Last night, we spent a few minutes with New York Times business columnist and author (Too Big to Fail) Andrew Ross Sorkin, who's in Bend for today's Business Conference and Economic Forecast. Bill Watkins, economic forecaster, was also in the room, dropping wisdom on us media folk.
It was a pleasure to share a room with two men who not only have a solid handle on the local and international economies, but can explain their positions in simple terms. Refreshing.
This is the stuff I learned:
A.R. Sorkin (pictured at right)
On how Central Oregon fits in to the national economic picture: We need to think a little larger. "The things happening here are happening everywhere." Many smaller towns want to attract tech-y server farms right now. How will we differentiate ourselves? Is attracting server farms that may only employ 50 people what we really need? We need to identify what exactly the region can look to for jobs.
On comparisons: We like to lament about how terrible our financial situation is now, but we can't compare now to the pre-2008 years. "That (pre-2008) was Alice in Wonderland world," Maybe 7-8% is the "natural" unemployment number. He noted that had it not been for the federal bailouts, we could have seen unemployment soar to 24.6% in 2009.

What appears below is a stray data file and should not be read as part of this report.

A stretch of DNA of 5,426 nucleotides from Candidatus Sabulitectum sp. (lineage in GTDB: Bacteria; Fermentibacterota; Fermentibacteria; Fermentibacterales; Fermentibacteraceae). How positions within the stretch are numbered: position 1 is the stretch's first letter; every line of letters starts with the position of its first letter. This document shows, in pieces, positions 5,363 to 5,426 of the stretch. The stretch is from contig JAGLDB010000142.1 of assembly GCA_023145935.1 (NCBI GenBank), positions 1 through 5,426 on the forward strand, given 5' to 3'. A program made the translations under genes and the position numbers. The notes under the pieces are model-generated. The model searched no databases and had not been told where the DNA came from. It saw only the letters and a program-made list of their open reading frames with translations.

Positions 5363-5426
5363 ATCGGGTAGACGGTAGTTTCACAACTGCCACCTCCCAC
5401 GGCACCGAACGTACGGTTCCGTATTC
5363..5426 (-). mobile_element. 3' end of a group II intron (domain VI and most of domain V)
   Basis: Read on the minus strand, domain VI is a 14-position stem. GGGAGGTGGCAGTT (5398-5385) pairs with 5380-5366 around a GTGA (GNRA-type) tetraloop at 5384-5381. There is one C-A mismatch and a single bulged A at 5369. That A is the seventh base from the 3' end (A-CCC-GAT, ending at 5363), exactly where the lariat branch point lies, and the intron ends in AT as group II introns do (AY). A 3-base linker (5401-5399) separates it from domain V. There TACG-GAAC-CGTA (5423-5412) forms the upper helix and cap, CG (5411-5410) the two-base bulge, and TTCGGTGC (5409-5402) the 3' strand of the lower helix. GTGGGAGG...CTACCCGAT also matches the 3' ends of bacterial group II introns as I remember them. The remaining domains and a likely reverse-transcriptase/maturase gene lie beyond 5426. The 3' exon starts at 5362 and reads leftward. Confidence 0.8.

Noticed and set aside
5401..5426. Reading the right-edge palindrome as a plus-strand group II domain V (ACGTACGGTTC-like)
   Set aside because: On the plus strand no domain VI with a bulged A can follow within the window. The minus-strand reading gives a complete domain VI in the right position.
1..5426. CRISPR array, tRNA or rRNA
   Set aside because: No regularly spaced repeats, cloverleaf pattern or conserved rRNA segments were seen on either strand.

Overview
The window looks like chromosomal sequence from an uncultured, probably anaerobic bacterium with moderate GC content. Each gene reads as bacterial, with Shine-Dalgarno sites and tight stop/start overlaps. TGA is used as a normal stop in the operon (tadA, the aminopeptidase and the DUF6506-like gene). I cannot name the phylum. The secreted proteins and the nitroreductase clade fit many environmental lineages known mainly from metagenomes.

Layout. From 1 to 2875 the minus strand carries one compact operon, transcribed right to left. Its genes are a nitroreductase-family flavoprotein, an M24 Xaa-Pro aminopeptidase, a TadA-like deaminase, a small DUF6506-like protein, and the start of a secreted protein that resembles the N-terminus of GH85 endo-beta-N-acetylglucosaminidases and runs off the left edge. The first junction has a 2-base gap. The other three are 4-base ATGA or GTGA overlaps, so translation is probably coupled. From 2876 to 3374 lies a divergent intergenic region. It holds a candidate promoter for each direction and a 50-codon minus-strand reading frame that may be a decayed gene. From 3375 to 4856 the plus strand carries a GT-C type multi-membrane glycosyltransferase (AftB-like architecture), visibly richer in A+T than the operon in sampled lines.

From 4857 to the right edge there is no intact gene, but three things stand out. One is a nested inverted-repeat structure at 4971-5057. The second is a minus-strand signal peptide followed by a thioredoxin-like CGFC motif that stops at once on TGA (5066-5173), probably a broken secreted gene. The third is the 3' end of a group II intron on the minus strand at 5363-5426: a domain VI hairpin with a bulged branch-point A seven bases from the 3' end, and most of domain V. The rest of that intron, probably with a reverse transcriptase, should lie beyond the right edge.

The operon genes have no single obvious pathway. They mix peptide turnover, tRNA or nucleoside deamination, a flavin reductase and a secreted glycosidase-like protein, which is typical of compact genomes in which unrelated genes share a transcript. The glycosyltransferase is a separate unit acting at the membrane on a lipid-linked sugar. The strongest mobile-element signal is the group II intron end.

On how close to the edge of financial collapse we actually were: "I think we were very close."
On gaining the nitty-gritty personal details that make Sorkin's best-seller, Too Big to Fail, so readable: Offer cues (Mr. Treasure Secretary, did you enjoy your eggs benedict at the XX restaurant on XX day?). Also, let the person you're interviewing know that you know the story. Once they think you have the inside, they'll offer up the juicy, meaty bits.
On his recent trip to the Golden Globe Awards: "It was US magazine come to life." "I was at the kids' table." And he enjoyed a 20 minute conversation with Brad Pitt, discussing family life.
On his economic position: He's not a pessimist, but a realist.
On this year's economic forecast for Central Oregon: Expect it to outpace the rest of the state. (2% growth. Thanks, Facebook).
On what made C.O. grow: Baby boomer wealth. It's gone and "not coming back anytime soon." 80% of the economy is based on California real estate (second homes, transplants, etc). "You need an independent source."
On our potential over-reliance on the brewing industry: " I love it [beer]. I do worry how the community can support that many [breweries]." Bend Brewing Company is his favorite.
, held at the Riverside Convention Center